Abstract:
The documentation of ethnopharmaceutical knowledge has always been important for the preservation of countries’ cultural, social, and economic identity. The COVID-19 pandemic with the collapse of healthcare, which has left the individual health to self-care, has also forced us to look back at ethnopharmacology from a practical point of view. This is the first study in Lithuania, dedicated entirely to ethnopharmaceuticals used for skin diseases and cosmetics, and the first study to analyse ethnopharmacology as a Lithuanian phenomenon during the ongoing COVID-19 pandemic. The main purpose of this study was to collect and evaluate ethnopharmaceutical knowledge regarding skin diseases and cosmetics in Šiauliai District, Lithuania during the COVID-19 pandemic from July 2020 to October 2021. This study surveyed 50 respondents; the survey was conducted using the deep interview method. The respondents mentioned 67 species of medicinal plants from 37 different families used for skin diseases (64.18%), cosmetics (13.44%) and cosmeceuticals (22.38%). Of the 67 plant species, 43 (64%) were not included in the European Medicines Agency monographs and only 14 species (21%) of all included species were used with European Medicines Agency approved medical indications for skin diseases. In terms of public health, the safety of “self-treatment” and recovery rituals for skin diseases are no less important than ethnopharmacological knowledge and its application, this being especially relevant during the COVID-19 pandemic.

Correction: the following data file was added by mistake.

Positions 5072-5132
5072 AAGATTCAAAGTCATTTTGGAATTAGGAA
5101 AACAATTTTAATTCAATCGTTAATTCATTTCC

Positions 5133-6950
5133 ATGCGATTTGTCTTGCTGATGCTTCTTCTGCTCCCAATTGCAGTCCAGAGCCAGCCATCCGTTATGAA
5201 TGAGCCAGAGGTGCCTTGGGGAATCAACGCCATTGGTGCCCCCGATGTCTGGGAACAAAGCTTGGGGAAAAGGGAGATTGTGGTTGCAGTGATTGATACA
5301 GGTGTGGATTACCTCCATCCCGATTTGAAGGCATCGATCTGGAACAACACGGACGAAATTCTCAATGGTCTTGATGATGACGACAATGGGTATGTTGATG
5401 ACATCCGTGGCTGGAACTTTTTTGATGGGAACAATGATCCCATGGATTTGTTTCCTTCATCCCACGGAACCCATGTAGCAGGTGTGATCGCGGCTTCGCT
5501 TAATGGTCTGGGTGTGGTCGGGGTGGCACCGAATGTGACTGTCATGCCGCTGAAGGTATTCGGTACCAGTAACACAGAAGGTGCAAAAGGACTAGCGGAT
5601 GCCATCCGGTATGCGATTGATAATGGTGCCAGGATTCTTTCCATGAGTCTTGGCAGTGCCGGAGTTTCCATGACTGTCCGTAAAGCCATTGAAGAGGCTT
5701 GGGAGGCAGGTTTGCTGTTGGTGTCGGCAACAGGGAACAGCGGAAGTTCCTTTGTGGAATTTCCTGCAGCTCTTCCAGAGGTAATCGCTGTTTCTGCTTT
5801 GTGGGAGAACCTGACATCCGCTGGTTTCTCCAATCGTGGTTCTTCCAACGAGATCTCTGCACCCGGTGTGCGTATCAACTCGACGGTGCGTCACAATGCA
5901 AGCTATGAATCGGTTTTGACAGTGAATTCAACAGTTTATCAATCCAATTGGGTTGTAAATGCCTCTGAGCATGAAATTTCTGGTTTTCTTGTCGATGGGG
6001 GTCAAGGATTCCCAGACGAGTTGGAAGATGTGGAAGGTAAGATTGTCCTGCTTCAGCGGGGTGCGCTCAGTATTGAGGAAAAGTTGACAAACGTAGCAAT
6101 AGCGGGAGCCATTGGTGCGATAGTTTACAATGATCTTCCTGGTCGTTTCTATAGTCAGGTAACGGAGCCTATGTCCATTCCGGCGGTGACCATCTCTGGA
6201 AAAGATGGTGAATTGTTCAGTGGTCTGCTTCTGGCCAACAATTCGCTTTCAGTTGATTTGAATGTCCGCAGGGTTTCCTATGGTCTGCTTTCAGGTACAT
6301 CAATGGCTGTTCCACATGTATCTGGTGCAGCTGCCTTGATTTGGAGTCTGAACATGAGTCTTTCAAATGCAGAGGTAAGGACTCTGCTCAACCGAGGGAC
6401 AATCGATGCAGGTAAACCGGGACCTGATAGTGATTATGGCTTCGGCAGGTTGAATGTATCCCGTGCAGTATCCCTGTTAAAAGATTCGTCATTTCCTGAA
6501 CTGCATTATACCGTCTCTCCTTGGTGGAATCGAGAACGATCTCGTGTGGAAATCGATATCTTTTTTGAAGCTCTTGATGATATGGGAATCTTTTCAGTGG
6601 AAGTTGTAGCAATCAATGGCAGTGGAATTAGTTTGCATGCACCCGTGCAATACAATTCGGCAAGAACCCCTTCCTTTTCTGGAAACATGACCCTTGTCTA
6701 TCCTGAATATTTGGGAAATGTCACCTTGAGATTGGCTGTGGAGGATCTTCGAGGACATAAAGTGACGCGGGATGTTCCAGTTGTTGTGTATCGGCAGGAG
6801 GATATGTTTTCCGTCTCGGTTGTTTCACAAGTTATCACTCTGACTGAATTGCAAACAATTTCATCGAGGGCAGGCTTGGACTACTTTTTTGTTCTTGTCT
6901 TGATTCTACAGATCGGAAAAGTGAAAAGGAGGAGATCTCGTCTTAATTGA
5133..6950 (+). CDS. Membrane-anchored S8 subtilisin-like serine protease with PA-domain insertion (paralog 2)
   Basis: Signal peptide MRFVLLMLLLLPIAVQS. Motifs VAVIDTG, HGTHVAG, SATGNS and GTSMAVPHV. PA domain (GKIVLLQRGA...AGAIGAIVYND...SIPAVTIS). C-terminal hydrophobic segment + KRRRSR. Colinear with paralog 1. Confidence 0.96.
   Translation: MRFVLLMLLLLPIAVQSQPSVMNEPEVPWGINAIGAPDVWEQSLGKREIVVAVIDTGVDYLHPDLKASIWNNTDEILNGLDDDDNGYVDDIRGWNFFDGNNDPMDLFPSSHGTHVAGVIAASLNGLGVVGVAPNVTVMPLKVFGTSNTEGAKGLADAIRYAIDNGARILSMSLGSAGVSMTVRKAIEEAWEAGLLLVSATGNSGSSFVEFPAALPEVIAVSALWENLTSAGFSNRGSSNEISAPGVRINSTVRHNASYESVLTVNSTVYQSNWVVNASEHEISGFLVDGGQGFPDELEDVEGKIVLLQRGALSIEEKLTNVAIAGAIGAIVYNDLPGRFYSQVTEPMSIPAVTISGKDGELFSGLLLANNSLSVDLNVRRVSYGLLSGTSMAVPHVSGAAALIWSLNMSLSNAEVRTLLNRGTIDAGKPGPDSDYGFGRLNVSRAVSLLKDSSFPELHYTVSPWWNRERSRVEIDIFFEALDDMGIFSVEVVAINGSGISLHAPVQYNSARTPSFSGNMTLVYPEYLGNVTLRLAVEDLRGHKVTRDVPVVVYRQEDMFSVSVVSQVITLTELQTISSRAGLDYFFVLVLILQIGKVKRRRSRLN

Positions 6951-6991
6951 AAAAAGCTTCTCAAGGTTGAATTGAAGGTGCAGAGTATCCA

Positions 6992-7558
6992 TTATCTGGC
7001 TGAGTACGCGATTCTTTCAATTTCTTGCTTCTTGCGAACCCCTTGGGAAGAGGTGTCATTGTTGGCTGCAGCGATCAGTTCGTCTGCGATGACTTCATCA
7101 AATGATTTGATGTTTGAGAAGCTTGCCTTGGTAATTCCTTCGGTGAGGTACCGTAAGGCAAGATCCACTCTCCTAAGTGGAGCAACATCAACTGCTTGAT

Published: 16 March 2022
by MDPI
Journal: Plants
Abstract: